(1903 - 1990)
Bruno Bettelheim (August 28, 1903 - March 13, 1990)
was a writer and child psychologist. When his father died, he had to
leave university to take care of the family lumber business. After ten
years, he did go back, however, and earned a degree in philosophy, writing
a dissertation relating to the history of art. He was interested in
psychology for much of his life but never studied it formally.
As a Jew in Austria,
he spent time in the concentration
camps, but his way was bought out, as was possible before the war
started, and he went to the United States. Here he eventually set himself
up as a professor of psychology. He was able to claim that he had the
relevant training because the Nazis were destroying the records.
He spent the most significant part of his life as director
of the Orthogenic School at the University of Chicago, a home for emotionally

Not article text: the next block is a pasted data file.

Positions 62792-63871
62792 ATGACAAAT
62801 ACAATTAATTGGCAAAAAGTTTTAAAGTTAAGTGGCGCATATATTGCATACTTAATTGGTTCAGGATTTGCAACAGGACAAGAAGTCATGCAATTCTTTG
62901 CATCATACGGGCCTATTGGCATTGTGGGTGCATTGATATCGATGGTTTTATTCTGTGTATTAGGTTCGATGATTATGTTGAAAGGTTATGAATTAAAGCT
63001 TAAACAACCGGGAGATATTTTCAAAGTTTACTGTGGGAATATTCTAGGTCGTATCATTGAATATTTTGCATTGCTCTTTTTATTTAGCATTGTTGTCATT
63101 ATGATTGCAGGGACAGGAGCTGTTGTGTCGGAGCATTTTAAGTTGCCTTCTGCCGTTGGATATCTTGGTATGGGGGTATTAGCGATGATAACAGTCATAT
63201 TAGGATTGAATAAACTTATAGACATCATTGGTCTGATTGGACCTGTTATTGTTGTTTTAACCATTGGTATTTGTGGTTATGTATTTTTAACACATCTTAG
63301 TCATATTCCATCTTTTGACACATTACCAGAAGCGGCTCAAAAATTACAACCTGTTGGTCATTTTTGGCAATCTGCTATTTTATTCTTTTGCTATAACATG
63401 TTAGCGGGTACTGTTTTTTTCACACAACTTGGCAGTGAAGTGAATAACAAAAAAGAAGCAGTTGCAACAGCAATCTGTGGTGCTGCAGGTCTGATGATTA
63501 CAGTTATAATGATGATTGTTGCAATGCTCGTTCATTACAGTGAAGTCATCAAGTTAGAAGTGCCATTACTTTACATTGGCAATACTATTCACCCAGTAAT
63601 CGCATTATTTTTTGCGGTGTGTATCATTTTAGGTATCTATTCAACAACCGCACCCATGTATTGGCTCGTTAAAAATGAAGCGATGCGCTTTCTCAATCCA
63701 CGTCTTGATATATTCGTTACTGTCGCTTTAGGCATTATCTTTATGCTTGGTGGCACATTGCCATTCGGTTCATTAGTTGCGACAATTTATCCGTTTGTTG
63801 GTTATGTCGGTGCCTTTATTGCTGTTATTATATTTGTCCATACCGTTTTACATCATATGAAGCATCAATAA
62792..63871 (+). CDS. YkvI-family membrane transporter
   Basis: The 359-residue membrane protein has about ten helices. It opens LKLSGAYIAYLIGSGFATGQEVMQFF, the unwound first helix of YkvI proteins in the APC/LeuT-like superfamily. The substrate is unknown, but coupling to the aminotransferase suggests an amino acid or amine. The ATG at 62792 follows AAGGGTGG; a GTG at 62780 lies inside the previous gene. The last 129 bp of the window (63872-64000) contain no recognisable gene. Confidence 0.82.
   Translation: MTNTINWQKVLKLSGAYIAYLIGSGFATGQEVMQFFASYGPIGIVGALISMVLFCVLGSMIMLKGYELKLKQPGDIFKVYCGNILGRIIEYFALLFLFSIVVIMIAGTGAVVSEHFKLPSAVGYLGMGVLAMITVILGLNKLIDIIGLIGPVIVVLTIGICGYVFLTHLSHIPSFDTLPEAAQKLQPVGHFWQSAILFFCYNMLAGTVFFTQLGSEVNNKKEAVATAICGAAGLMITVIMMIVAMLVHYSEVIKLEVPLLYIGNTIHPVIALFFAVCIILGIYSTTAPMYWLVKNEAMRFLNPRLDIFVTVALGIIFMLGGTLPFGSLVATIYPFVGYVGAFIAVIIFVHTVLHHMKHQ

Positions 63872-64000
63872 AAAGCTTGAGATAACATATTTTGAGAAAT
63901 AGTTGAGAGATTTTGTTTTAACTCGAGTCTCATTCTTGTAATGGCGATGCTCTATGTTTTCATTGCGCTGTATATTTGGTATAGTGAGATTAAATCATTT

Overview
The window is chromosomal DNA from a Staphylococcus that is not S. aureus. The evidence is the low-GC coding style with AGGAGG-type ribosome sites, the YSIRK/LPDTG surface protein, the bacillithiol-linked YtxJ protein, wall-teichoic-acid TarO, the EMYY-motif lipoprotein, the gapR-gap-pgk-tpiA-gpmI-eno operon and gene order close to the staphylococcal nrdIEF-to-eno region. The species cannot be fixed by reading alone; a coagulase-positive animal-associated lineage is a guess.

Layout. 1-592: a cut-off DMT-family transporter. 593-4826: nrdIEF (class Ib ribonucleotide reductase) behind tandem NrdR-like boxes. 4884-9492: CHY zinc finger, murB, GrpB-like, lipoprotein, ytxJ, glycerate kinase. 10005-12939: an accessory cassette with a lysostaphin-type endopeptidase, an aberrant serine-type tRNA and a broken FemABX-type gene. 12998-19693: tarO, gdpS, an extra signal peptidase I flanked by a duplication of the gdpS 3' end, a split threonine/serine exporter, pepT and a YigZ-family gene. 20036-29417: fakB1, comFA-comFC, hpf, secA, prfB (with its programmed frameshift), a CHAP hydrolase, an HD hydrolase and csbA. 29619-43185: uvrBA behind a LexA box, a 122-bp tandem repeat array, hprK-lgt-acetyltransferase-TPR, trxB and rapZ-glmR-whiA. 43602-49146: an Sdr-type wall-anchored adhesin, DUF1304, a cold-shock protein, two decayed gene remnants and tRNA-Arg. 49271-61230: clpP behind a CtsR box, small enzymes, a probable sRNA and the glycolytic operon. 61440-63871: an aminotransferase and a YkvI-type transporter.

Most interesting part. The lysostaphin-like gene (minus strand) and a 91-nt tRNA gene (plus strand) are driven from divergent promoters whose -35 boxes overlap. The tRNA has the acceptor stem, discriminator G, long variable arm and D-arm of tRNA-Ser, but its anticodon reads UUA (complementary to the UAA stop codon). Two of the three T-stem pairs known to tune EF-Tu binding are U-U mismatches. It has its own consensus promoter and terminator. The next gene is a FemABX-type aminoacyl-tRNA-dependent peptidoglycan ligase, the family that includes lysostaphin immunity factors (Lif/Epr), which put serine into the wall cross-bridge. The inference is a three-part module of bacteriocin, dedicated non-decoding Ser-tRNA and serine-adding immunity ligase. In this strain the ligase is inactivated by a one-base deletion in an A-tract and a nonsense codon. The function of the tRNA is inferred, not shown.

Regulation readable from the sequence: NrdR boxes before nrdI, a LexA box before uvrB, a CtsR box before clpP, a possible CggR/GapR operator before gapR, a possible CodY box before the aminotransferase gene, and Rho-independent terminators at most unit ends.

disturbed children. He wrote books on both normal and abnormal child
psychology, and was well respected by many during his lifetime. His
book, The Uses of Enchantment, recast fairy tales in terms of
the strictest Freudian psychology, sometimes to unintentionally hilarious
He suffered from depression throughout his life, and
committed suicide in 1990, six years after his wife died of cancer.
After his suicide, evidence of Bettelheim's dark side
began to emerge. Although many of his counsellors at the Orthogenic
School considered him brilliant and admirable, others began to openly
question his work and to call him a cruel tyrant. Although untrained
in analysis, Bettelheim was a Freudian fundamentalist. Bettelheim was
convinced, in spite of overwhelming evidence to the contrary, that autism
had no organic basis but was caused entirely by cold mothers, who he
dubbed "refrigerator mothers," and absent fathers. "All
my life," he wrote, "I have been working with children whose
lives have been destroyed because their mothers hated them." Other
Freudian analysts, as well as scientists who were not psychiatrists,
followed Bettelheim in blaming mothers for their child's autism. This
view is now regarded as erroneous, and Bettelheim's work is discredited.
Bettelheim wrote a book about this entitled The
In his Lexikon der Fälschungen (Dictionary
of Fraud), German author Werner Fuld claims that Mr. Bettelheim's
biographical data is for a large part sheer fiction.
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